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security/55659: ssh-keygen may generate predictable keys

>Number:         55659
>Category:       security
>Synopsis:       ssh-keygen may generate predictable keys
>Confidential:   no
>Severity:       serious
>Priority:       high
>Responsible:    security-officer
>State:          open
>Class:          sw-bug
>Submitter-Id:   net
>Arrival-Date:   Mon Sep 14 14:55:00 +0000 2020
>Originator:     Andreas Gustafsson
>Release:        NetBSD 9.0, -current, and others

System: NetBSD
Architecture: x86_64
Machine: amd64

In NetBSD 9.0, ssh-keygen(1) uses /dev/urandom as its randomness
source, and will therefore silently generate potentially guessable
keys when run on a system that lacks entropy.  In -current, it uses
the kern.arandom sysctl, with the same result.

It makes no sense that NetBSD has strict criteria for when it
considers the system to have sufficient entropy, but then completely
ignores those criteria when performing the very operations where
having entropy is most important.

Other cryptographic functions such as the generation of SSH and TLS
session keys have similar issues, but I'm focusing on ssh-keygen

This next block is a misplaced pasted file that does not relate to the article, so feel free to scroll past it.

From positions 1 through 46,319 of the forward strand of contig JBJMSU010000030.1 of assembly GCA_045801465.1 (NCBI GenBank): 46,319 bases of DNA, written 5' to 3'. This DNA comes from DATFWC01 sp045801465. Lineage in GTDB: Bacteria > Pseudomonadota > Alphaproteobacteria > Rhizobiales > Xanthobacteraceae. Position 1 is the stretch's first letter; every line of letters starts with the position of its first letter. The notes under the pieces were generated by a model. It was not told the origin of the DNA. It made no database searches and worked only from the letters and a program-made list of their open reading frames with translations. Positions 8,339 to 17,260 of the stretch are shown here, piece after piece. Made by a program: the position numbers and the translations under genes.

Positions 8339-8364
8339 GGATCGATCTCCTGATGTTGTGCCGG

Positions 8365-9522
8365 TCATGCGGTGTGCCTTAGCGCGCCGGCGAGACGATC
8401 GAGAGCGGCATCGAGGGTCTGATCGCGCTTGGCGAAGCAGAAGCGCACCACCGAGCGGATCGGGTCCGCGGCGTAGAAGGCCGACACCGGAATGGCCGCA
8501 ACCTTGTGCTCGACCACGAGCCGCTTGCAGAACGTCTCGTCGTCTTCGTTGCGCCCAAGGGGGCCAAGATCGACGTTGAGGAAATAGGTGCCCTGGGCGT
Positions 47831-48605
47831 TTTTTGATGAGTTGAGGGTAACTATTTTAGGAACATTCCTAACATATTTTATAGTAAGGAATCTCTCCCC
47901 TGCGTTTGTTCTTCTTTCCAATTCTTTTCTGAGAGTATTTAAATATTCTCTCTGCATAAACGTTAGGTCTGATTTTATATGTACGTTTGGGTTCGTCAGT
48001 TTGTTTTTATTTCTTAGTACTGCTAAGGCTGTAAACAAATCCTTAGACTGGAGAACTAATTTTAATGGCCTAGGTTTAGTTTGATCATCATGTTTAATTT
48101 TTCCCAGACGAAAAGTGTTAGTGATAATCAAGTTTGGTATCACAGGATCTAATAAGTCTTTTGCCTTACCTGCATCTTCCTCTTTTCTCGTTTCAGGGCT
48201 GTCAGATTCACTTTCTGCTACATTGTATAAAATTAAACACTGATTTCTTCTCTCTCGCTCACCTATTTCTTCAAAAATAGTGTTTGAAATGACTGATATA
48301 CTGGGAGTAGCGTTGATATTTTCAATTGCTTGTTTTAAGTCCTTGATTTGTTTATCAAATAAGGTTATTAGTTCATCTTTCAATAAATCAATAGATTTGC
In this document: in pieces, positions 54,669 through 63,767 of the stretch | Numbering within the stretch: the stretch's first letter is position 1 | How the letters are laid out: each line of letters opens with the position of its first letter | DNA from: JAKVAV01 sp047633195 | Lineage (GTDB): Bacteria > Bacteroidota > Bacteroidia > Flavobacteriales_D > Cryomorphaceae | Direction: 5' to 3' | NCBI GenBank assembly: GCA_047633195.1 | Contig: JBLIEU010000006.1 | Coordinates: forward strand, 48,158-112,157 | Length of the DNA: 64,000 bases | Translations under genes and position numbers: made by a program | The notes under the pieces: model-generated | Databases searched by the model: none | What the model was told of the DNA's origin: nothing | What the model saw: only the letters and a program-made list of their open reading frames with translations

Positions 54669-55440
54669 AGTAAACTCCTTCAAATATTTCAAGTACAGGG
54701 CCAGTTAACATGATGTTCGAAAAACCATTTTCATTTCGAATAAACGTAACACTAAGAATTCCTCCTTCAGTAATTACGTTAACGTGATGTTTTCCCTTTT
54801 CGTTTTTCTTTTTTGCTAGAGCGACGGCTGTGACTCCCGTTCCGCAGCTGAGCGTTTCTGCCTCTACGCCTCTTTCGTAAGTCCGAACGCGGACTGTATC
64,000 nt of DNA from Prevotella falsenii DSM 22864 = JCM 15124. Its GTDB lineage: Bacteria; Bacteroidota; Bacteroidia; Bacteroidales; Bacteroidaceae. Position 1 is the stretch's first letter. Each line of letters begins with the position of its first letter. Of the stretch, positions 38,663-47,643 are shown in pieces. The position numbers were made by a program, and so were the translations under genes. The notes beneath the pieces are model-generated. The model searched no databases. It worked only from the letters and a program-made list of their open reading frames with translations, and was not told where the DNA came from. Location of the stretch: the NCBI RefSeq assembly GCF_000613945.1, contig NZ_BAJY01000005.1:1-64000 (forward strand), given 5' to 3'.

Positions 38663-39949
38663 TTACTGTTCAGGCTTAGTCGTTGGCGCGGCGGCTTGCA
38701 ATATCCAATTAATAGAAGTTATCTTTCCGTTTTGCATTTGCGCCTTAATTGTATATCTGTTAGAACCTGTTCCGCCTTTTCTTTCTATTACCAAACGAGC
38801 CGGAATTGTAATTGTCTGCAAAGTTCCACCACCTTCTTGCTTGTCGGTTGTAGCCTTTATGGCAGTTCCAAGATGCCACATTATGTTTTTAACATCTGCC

because I think it is the clearest example of a case where using
/dev/urandom is not acceptable.

I have been told NetBSD has behaved this way for decades, but that
does not make it any less of a bug.  In theory, fixing it is easy:
make ssh-keygen use /dev/random instead of /dev/urandom (or their
respective equivalents).  In practice, it's harder, because unless
other issues are fixed first, making this change can have a severe
usability impact, such as causing newly installed systems to
mysteriously hang on first boot as a result of ssh-keygen silently
blocking on /dev/random.


Run ssh-keygen under ktrace and inspect the system calls issued.


I'm proposing the following rough plan:

First, make the randomness source of ssh-keygen configurable, so that
those who prefer it to block rather than generate predictable keys can
choose this behavior even if it is not yet the default.  This will
also aid testing of the following steps.

Second, make sure that most systems have sufficient entropy, for
example by creating a random seed file at installation or upgrade
time.  Also, make sure that if ssh-keygen nonetheless ends up unable
to generate keys due to a lack of entropy, a clear error message is
issued and points the user to a reasonable way of supplying the
entropy manually.

Finally, enable the configuration option of the first step by default.

[I am posting this to netbsd-bugs manually because it was not
automatically posted by gnats despite deliberately having
"Confidential: no", and neither security-officer nor gnats-admin has
responded to my mail asking how to fix that.  I don't know if replies
addressed to gnats-bugs will get posted on netbsd-bugs, either, but will probably show them as it has been
showing the original PR since it was filed a week ago.]

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